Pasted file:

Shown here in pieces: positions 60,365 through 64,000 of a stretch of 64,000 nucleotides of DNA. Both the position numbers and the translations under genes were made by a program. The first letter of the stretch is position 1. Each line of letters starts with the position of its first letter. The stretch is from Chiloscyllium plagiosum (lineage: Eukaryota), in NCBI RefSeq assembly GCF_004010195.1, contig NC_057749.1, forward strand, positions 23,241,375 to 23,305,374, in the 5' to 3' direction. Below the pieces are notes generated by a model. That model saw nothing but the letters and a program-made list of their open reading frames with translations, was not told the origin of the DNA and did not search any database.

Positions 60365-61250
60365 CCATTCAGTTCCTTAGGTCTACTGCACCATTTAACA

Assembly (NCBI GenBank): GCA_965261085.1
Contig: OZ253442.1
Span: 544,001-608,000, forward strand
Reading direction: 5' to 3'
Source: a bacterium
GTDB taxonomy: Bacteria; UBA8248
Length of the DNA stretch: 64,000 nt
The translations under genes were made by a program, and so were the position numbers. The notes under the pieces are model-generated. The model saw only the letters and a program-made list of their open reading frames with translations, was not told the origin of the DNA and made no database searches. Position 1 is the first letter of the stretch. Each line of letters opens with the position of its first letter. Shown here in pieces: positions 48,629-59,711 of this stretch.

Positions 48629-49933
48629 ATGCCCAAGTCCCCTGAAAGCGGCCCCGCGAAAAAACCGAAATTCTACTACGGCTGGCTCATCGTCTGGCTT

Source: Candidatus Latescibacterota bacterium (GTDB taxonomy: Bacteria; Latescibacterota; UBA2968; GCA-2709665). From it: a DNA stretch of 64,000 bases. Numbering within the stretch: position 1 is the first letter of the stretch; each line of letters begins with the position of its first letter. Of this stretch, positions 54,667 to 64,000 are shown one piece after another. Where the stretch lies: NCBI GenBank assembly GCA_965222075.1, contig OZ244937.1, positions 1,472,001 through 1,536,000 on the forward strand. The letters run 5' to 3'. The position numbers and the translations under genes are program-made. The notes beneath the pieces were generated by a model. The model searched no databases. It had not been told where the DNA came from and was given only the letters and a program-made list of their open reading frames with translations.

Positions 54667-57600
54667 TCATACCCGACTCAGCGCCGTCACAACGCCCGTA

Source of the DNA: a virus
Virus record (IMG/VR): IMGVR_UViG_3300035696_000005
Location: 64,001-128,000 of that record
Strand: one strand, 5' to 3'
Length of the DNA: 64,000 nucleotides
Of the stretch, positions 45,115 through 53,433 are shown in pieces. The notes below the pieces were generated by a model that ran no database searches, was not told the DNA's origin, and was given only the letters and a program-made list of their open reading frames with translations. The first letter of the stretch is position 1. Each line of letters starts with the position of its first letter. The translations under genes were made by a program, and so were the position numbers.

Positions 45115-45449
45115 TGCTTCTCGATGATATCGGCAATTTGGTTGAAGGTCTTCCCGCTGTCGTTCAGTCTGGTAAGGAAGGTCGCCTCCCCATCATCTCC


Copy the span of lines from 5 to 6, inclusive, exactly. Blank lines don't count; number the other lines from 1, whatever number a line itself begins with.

Contig: OZ253442.1
Span: 544,001-608,000, forward strand